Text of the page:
Each year mining companies give millions of dollars to the governments of countries whose resources they extract. Money often flows to corrupt leaders who derive a significant portion of their wealth from these payments.
In an attempt to make these transactions more transparent the European Union and the US have adopted legislation forcing their companies to reveal which states they gave money to and how much. Canada has so far been lagging, having only recently made moves to require the same level of transparency with Prime Minister Stephen Harper promising in June to push forward with legislation.
Now a coalition of US investors has chimed in. Investors representing $5.8 trillion in assets are lobbying the Canadian government to push forward with this issue. In a letter Natural Resources Canada the group has called upon the agency to develop standards forcing companies to reveal how much they're giving to governments.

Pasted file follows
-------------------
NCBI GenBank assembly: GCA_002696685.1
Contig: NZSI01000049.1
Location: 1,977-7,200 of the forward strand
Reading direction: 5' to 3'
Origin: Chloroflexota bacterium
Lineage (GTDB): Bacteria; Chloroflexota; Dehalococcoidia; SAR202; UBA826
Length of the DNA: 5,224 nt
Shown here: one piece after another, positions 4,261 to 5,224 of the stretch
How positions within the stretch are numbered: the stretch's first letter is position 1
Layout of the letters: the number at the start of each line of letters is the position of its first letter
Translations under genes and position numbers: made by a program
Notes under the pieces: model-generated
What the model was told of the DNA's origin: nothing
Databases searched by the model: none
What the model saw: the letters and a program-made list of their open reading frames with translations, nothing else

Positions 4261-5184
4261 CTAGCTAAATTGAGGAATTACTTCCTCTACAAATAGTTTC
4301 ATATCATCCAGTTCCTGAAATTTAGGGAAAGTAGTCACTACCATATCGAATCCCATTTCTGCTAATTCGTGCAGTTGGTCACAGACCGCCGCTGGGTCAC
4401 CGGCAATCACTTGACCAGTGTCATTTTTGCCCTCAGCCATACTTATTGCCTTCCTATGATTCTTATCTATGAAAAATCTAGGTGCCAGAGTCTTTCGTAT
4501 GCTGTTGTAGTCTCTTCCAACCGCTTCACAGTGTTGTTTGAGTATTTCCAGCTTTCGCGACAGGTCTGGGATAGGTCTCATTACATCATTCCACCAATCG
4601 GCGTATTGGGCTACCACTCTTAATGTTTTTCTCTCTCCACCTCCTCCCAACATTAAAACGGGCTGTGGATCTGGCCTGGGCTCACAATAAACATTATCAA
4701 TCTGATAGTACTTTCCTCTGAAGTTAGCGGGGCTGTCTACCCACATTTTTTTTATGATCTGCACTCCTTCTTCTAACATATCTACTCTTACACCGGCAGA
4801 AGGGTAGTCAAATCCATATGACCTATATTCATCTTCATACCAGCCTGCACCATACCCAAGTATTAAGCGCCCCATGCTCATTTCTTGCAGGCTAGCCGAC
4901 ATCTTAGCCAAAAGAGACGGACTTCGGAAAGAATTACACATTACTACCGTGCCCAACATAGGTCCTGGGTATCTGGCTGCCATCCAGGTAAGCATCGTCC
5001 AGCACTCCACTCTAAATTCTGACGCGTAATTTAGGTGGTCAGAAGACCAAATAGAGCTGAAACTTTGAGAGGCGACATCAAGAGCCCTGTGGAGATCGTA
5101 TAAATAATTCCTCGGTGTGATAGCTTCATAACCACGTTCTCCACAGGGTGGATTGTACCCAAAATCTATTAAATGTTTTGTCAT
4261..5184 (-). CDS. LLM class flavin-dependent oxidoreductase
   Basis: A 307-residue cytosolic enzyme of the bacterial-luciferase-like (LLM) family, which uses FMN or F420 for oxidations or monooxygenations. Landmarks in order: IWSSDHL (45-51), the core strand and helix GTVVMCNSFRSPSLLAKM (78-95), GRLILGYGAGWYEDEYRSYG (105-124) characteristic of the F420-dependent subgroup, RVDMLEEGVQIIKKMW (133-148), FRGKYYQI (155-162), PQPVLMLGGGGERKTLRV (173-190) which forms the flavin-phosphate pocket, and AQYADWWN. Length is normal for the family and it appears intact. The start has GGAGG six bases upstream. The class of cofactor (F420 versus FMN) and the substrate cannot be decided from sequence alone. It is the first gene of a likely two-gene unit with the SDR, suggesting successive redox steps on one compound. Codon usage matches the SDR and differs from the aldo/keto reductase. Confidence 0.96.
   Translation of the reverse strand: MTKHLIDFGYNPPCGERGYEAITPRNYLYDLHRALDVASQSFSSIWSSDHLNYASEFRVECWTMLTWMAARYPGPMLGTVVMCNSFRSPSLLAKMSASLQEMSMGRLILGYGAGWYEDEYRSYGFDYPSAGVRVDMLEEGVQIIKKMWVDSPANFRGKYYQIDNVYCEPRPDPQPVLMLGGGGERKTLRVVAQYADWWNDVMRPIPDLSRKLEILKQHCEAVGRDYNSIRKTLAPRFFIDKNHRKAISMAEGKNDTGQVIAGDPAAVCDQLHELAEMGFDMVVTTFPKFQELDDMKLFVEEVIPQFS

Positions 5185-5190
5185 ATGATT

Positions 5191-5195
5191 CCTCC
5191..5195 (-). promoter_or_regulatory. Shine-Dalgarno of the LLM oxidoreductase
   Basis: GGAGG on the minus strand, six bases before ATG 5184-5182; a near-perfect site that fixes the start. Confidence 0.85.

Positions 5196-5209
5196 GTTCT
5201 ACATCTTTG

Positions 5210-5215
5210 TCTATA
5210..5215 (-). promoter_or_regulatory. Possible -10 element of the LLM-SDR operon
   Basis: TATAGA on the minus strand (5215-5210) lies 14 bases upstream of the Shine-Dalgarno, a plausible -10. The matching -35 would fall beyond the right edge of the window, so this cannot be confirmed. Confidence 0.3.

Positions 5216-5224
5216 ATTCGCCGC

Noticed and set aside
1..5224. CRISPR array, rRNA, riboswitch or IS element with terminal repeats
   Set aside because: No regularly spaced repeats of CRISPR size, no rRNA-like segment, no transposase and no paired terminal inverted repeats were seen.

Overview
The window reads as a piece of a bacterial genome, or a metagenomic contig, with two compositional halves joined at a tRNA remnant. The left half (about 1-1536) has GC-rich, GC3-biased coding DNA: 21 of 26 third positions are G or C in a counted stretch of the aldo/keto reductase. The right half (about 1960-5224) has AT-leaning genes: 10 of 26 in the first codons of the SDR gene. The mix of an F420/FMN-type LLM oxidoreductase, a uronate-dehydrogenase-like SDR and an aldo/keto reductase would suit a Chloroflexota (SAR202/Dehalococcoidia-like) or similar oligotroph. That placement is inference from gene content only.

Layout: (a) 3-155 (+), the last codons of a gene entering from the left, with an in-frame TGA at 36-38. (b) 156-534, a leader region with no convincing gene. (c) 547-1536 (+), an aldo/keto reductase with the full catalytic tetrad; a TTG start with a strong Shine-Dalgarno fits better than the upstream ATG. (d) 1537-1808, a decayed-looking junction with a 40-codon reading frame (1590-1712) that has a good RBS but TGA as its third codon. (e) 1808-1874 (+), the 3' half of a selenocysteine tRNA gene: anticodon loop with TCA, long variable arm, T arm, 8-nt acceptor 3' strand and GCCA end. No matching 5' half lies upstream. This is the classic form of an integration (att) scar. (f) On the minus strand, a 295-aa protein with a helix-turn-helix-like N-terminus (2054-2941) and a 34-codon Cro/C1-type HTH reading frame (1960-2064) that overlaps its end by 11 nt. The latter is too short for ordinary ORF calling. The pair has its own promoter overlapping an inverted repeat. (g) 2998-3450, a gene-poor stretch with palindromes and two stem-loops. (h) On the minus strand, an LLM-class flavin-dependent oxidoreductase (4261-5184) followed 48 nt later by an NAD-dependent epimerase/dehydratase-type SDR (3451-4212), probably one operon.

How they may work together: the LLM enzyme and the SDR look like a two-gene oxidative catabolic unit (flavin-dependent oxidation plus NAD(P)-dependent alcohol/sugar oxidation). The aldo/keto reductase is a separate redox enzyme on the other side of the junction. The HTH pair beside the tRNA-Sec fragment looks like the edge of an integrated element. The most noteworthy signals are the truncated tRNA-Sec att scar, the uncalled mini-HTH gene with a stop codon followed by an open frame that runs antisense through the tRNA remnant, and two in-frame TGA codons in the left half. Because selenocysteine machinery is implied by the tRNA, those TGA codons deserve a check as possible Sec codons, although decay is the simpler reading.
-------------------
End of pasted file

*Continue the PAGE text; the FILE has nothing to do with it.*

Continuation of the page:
Citing transparency legislation in the US and the EU, the group – which includes SNS Asset Management, Aviva Investors and F&C Management, among others – wants the Canadian government to align its reporting standards with these jurisdictions.
Primarily, the group wants Canadian transparency legislation to have the same definition of a project as the US and EU and to adopt a disclosure threshold of $100,000.
Earlier this year a coalition of Canadian mining industry representatives and civil society organizations, the Resources Revenue Transparency Working Group (RRTWG), issued a set proposals requiring miners to disclose payments. According to RRTWG, the measures would make foreign governments more accountable and allow investors to make more informed decisions on where to put their money.
Transparency legislation, according to the letter sent to Canadian lawmakers, would deter "forum-shopping by issuers that might otherwise be tempted to seek out less rigorous disclosure regimes" – behaviors which "harm well-governed companies through unfair competition as well as investors through higher risk."
Flickr Creative Commons image by: Wazari Wazir